By Anna Miller and Sam Dorman
IFF’s recent article about public school libraries circulating radical, obscene books has naturally prompted outrage. People want questions answered.
Why, for example, would any school official think it’s appropriate to teach kids how to masturbate or normalize polyamory? How could a school district that’s supposedly accountable to taxpayers be so willing to distribute material harmful to kids?
For Idaho, Centennial High School provides answers to these questions. The Centennial High School library has many books containing explicit or concerning content about gender and sexuality. Public records requests yielded a long list of explicit and left-wing books circulating in five of Idaho’s public school districts (Idaho Falls, Nampa, Pocatello, West Ada, and Twin Falls). Two high schools stand out for the presence of such material: Centennial in West Ada and Magic Valley High School in Twin Falls.
We sought to discover how a book like “Let’s Talk About It: The Teen’s Guide to Sex, Relationships, and Being a Human” could make it into an Idaho public school.
The answer points to a much broader problem than just one library. Rather, it seems a system of reviewers, stakeholders, federal agencies, and public employees facilitates the provision of inappropriate books for minors.
West Ada has offered a confusing and contradictory set of answers on how available “Let’s Talk About It” came to be shelved in Centennial. As of Thursday, the district said that school librarian Gena Marker purchased the book for the library and checked it out about a month after acquiring it in April 2022. By the beginning of June, Marker had purportedly determined it was too inappropriate to keep in the library, raising questions about why she decided to purchase it in the first place and whether she thinks any limits would be considered censorship.
Where did Marker get the idea to purchase a book by the same authors as “Oh Joy, Sex Toy”? According to public records requests, Marker said that she purchased the book through Follett’s Titlewave, which she described as “a commonly-used platform for ordering library books.” She ordered it after “reading several positive reviews.”
“I chose to purchase this book last spring after reading several positive (some starred) reviews on it. This book covers a content area in our nonfiction collection that was outdated and needed to be refreshed with some new titles.”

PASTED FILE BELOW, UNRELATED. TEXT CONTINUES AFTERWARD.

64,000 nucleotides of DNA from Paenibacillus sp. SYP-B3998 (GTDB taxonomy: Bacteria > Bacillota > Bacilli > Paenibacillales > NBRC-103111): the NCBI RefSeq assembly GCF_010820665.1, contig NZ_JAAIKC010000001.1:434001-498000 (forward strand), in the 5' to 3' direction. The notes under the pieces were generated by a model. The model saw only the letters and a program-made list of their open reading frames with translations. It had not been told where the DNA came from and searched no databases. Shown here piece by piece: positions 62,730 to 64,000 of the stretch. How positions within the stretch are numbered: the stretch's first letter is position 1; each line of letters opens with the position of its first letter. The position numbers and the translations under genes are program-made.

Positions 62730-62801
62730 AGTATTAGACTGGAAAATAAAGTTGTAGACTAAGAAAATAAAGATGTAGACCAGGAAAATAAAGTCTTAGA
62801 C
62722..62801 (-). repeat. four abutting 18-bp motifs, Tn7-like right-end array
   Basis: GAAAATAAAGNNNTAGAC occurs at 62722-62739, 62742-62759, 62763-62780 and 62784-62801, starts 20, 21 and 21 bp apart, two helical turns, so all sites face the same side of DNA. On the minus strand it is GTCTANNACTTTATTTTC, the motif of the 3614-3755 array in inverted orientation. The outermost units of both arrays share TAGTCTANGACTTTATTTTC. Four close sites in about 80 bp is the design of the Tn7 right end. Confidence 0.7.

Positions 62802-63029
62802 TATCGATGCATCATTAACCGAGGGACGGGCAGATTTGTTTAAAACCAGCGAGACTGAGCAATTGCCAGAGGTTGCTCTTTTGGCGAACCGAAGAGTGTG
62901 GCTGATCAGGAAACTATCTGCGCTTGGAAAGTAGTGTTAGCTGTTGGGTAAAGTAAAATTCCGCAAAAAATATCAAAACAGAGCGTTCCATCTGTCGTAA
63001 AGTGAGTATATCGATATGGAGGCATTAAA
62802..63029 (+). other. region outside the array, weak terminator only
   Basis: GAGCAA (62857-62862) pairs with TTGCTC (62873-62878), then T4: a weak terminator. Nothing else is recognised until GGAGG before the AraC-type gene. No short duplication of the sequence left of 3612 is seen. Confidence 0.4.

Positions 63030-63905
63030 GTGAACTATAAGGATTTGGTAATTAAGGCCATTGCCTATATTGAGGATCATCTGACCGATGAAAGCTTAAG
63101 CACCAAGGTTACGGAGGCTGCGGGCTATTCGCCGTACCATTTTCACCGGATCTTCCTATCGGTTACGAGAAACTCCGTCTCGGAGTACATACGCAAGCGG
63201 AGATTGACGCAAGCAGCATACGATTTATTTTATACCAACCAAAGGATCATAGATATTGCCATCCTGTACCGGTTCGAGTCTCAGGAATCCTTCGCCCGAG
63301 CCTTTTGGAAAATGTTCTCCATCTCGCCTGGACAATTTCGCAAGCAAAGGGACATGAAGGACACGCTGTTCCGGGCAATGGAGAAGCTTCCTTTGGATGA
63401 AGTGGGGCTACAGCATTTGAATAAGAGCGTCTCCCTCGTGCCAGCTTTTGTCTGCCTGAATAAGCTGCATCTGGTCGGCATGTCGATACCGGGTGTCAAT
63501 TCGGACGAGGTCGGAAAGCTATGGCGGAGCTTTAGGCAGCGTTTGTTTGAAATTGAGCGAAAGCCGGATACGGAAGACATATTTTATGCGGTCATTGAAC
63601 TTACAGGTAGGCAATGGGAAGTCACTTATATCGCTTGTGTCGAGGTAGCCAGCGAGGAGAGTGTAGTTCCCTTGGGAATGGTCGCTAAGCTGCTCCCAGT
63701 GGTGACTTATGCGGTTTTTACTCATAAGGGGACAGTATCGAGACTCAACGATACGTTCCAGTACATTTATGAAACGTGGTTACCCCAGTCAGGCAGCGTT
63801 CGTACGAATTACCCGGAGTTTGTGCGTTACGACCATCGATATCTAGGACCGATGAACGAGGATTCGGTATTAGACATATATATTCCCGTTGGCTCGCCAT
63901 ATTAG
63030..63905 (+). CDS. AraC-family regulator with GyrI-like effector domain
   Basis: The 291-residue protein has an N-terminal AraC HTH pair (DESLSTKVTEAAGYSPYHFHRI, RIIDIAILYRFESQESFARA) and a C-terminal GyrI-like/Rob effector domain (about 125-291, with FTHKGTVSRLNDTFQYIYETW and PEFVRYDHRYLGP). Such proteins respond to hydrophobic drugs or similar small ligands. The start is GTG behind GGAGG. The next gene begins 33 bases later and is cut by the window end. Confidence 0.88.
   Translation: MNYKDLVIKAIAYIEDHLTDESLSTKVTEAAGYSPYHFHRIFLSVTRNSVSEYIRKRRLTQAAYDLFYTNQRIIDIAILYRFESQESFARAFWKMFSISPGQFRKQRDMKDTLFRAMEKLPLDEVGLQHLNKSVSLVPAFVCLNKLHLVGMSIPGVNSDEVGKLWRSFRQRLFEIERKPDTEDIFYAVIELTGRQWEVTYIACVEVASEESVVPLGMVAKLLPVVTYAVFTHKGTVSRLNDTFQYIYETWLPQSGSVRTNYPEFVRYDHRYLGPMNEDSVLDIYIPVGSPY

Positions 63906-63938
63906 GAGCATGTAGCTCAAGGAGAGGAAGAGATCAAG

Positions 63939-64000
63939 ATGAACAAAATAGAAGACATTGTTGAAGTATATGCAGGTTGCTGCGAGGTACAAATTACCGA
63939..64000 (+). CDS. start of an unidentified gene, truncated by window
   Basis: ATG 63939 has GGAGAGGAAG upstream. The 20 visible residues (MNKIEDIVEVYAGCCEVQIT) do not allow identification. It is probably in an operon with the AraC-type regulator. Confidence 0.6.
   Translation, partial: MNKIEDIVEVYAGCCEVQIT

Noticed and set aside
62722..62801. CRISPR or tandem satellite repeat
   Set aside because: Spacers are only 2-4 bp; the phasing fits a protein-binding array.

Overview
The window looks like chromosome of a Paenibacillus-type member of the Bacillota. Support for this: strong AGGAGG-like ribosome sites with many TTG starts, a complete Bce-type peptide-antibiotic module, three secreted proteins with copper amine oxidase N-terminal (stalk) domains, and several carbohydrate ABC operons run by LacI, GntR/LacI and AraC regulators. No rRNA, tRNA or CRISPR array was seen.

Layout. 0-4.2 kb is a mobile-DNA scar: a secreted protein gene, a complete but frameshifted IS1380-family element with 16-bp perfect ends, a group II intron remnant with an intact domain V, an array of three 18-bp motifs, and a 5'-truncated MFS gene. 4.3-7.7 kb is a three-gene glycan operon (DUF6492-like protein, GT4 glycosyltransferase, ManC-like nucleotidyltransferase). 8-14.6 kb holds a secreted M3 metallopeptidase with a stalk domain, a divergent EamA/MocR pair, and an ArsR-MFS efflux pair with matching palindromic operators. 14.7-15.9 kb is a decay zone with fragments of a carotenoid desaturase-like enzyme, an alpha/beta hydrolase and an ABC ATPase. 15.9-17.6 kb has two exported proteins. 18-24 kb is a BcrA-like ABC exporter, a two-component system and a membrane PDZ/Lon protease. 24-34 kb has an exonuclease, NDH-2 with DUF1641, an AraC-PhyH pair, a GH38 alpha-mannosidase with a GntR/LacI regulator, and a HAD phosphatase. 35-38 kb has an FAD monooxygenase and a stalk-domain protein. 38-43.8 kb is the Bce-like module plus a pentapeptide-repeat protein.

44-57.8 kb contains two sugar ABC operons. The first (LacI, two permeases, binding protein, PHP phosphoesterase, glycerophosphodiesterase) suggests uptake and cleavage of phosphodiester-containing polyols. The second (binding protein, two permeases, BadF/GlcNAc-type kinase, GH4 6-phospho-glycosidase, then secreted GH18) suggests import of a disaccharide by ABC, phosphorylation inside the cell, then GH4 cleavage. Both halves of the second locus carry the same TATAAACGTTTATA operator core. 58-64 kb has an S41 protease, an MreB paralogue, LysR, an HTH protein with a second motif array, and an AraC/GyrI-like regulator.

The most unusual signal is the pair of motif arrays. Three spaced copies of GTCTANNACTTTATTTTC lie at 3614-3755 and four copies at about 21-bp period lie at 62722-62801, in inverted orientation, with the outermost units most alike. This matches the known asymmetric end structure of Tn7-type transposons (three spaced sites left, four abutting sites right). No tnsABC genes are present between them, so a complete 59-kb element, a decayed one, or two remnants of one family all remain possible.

Marker did not provide any further comments. The “positive reviews,” which West Ada provided on Feb. 23, are fairly detailed in describing the book’s content and indicate, among other things, that it contains “how-to ideas” for masturbation, as well as normalizing pornography, polyamory, kink, and alternative sexual activity (Full review screenshots inset). The reviews also praise the book’s use of “testosterone-rich” bodies and variations in “gender identity and expression.”
The reviews, which were posted to Titlewave’s website, came from Kirkus Reviews, Publisher’s Weekly, Booklist, and School Library Journal, raising questions about their reliability for recommending suitable content. West Ada did not respond to multiple requests for comment on these reviews and whether they thought Marker’s purchase was appropriate.
As Marker indicated, two of the reviews were “starred” or signaling a purportedly high quality.
Reading reviews would seem to align with West Ada’s policy, which instructs librarians to “consult reputable, professional sources to help determine if the resource is appropriate for its anticipated use.” Certainly the average parent reading West Ada’s policies would not expect a “reputable, professional” source to recommend obscene books.
Even if the reviews were somehow not indicative of appropriateness, simple googling would have revealed the debauched backgrounds of the authors.
Each of the reviews Marker noted refers back to authors Erika Moen and Matthew Nolan’s other work with specific shout-outs to “Oh Joy, Sex Toy,” an “18+ Only” webcomic that appears to use a butt plug for its logo. The webcomic has been around for 10 years and puts its pornographic content on full display on its homepage. The same was the case in March of 2022 when Marker, according to West Ada, purchased “Let’s Talk About It.”
According to its website, the comic features a host of characters dubbed “masturbateers,” [sic] which are “gender-neutral characters who portray the use of the sex toys that we are reviewing.” It adds: “Their pronouns as individuals are “They, Them and Their” and they refer to their genitalia by their medical, anatomical names. The Masturbateers’ sexuality is: Horny.”
For an idea of that content, consult the internet archive. Doing so will also reveal a July 2020 blog post in which Moen describes the book as being directed toward “young adults.” One of the reviews, which came from Booklist, also begins with “Grades 9-12” while another from Kirkus vaguely describes the book as a “resource for teens.” One of the screenshots from West Ada also shows a description with “School Library Journal: Gr 9-Up.”
It’s unclear why a school district would consider a book review website to be reputable and professional when it gives obscene books harmful to children positive ratings.